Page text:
FIG. 6 illustrates the overlap of the absorption coefficients for water 601, adipose 602, collagen 603 and elastin 604. Note that the absorption curves for water 601 and adipose 602 are calibrated, whereas the absorption curves for collagen 603 and elastin 604 are in arbitrary units. Also shown are vertical lines demarcating the wavelengths near 1210 nm 605 and 1720 nm 606. As an example, the absorption coefficient for adipose 602 exceeds the water absorption 601 in the wavelength windows near 1210 nm and 1720 nm. However, near 1210 nm there is a local maximum in water absorption, while near 1720 nm the wavelength is in the vicinity of a minimum in water absorption. There are peaks in water absorption near 970 nm, 1190 nm, 1450 nm and 1940 nm, and there is also a large water peak near 3000 nm. Also, in general, the water absorption increases with increasing wavelength. With the increasing absorption beyond about 2000 nm, it may be difficult to achieve deeper penetration into biological tissue in the mid-infrared wavelengths beyond 2000 nm.

Although FIG. 6 can be useful for determining the material in which light of a certain mid-infrared wavelength will be absorbed, to determine the penetration depth of the light of a certain wavelength may also require the addition of scattering loss to the curves. For example, FIG. 7 modifies the figure by also including the scattering loss curve to the water absorption 701 (i.e., uses FIG. 5 rather than just the water absorption in the bottom of FIG. 4). Since the scattering loss can be significantly higher at shorter wavelengths, the comparison of adipose absorption 702 to loss propagating through water and tissue scattering 701 can be altered, particularly for wavelengths below approximately 1400 nm. In one embodiment, near the wavelength of 1720 nm (vertical line 706 shown in FIG. 7), the adipose absorption 702 can still be higher than the water plus scattering loss 701. For tissue that contains adipose, collagen and elastin, such as the dermis of the skin, the total absorption can exceed the light energy lost to water absorption and light scattering at 1720 nm. On the other hand, at 1210 nm the adipose absorption 702 can be considerably lower than the water plus scattering loss 701, particularly since the scattering loss can be dominant at these shorter wavelengths. As in FIG. 6, in FIG. 7 the absorption curves for water, scattering and adipose are calibrated, whereas the absorption curves for collagen and elastin are in arbitrary units.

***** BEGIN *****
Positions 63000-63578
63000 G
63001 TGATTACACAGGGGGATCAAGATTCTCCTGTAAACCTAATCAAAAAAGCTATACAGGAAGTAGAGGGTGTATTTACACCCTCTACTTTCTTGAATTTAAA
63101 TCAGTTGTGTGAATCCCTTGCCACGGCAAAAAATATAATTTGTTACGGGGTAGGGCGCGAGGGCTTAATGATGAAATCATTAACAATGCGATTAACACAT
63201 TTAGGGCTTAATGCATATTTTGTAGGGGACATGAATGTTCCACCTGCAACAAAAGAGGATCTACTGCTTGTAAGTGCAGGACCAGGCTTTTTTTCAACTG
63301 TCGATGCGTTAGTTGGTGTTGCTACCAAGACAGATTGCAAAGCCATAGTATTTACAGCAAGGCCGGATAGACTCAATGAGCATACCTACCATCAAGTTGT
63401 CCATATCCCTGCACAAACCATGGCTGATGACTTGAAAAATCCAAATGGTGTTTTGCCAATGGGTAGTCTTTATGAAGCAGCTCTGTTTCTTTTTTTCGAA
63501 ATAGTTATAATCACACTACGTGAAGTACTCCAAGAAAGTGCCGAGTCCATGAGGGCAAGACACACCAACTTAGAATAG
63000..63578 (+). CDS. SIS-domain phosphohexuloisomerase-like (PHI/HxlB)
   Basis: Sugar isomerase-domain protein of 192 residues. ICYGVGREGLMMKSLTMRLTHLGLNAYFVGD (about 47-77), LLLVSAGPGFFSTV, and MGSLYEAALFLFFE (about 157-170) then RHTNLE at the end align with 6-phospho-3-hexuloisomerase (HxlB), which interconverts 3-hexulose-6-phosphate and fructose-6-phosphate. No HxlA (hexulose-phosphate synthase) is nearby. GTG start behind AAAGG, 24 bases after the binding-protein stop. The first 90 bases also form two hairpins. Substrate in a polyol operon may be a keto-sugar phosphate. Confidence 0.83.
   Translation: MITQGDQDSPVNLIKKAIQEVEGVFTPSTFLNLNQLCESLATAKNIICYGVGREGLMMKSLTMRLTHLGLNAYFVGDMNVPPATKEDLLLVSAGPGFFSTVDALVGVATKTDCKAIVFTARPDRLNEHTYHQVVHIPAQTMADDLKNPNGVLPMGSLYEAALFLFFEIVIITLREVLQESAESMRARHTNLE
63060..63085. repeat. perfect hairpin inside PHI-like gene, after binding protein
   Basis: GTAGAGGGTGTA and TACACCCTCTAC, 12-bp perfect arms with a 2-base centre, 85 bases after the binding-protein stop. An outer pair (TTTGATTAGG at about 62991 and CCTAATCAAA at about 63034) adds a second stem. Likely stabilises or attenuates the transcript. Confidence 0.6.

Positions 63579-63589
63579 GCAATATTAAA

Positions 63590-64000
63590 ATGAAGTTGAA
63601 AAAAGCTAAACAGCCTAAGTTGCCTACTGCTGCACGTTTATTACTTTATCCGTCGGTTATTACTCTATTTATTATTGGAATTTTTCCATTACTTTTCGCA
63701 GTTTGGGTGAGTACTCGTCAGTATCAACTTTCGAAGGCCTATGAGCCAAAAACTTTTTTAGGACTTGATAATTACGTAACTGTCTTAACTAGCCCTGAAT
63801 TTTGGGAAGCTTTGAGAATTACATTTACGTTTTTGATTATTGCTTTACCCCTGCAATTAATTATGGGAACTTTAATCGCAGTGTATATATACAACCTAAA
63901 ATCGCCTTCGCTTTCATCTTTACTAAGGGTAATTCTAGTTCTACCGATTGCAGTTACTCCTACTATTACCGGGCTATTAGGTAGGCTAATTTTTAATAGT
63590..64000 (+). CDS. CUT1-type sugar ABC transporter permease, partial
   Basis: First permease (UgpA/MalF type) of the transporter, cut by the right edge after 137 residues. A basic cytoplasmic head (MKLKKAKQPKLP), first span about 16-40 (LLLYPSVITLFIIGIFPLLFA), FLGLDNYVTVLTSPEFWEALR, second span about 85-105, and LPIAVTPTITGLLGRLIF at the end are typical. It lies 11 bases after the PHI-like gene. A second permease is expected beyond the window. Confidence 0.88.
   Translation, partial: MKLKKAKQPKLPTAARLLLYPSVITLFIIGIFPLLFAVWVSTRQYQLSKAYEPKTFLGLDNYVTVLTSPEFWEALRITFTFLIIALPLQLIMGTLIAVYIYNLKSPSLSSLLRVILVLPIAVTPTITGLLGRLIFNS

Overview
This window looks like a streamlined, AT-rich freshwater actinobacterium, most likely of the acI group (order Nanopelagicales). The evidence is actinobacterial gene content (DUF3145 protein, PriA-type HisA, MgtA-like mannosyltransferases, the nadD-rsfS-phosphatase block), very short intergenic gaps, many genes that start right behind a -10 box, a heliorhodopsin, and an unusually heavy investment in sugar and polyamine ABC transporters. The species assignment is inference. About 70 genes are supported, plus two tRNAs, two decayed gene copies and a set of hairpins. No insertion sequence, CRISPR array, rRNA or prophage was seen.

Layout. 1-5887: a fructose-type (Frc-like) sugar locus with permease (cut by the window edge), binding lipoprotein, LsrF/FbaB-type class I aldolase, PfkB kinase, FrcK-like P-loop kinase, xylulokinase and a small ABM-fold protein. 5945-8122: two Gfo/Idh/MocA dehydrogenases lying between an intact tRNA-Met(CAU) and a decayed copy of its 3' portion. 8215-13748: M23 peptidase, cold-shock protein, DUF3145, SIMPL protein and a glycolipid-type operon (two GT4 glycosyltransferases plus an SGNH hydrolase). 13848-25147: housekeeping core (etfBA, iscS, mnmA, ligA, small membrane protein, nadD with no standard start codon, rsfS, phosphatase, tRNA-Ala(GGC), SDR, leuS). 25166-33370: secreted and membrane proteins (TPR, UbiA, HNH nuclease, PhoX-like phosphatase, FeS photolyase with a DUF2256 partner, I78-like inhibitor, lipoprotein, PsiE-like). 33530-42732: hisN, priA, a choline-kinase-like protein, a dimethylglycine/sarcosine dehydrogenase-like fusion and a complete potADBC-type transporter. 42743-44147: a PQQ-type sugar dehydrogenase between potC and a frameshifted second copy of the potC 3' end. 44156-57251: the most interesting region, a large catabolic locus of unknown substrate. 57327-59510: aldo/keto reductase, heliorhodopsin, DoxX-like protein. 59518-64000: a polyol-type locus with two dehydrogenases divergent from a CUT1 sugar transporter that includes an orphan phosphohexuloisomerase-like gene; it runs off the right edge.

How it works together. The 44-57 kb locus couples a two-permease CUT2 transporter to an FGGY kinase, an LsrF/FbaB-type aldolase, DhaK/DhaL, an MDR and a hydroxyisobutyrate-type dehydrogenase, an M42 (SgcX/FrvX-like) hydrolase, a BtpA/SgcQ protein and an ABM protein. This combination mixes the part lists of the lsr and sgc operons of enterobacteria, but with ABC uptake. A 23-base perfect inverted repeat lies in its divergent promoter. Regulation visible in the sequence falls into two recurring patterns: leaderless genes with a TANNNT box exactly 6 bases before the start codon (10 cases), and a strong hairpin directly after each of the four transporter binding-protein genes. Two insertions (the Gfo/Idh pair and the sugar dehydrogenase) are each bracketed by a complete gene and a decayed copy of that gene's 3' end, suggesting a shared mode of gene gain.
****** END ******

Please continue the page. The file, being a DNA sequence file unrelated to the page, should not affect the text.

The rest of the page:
One further consideration in choosing the laser wavelength is known as the “eye safe” window. In particular, wavelengths in the eye safe window may not transmit down to the retina of the eye, and therefore, these wavelengths may be less likely to create permanent eye damage. The mid-infrared wavelengths have the potential to be dangerous, because the eye cannot see the wavelengths (as it can in the visible), yet they can penetrate and cause damage to the eye. Even if a practitioner is not looking directly at the laser beam, the practitioner's eyes may receive stray light from a reflection or scattering some surface. Hence, it can always be a good practice to use eye protection when working around lasers.

Since wavelengths longer than about 1400 nm are substantially not transmitted to the retina or substantially absorbed in the retina, this wavelength range is known as the eye safe window. For wavelengths longer than 1400 nm, in general only the cornea of the eye may receive or absorb the light radiation. Thus, for example, wavelengths near 1210 nm do not fall in the eye safe window, while wavelengths near 1720 nm are within the eye safe window. Although the pump lasers or intermediate orders in the laser system may not fall within the eye safe wavelength range, these wavelengths may be substantially blocked or filtered within the laser unit. Consequently, to achieve an eye safe laser even operating at a wavelength such as 1720 nm, the residual intermediate and pump wavelengths should be substantially filtered before the fiber or free space output.

Mid-Infrared Fiber Lasers

As an example, FIGS. 6 and 7 illustrate that there could be novel selective damage to tissue constituents or spectroscopy to detect particular tissue constituents, which could lead to novel medical diagnostics or therapeutics. In one embodiment, relatively narrow band lasers can be constructed near 1210 nm or 1720 nm by using cascaded Raman oscillators. These lasers could be beneficial for therapeutic medical procedures and can generate relatively high spectral density at wavelengths of interest. In another embodiment, super-continuum (SC) light sources or lasers can be implemented that can be broadband in the mid-infrared wavelength range and that could be beneficial for diagnostic medical procedures. The broadband light can be helpful for procedures based on spectroscopy, which, for example, can rely on the wavelength characteristics of different constituents to identify the constituents' presence through an algorithm such as spectral fingerprinting. Below some examples of cascaded Raman oscillators and super-continuum light sources are provided, along with examples of fiber lasers based on single-mode or double-clad fibers. These are exemplary mid-infrared fiber lasers, but other mid-infrared lasers, such as solid state lasers or semiconductor lasers, can also be used consistent with this disclosure.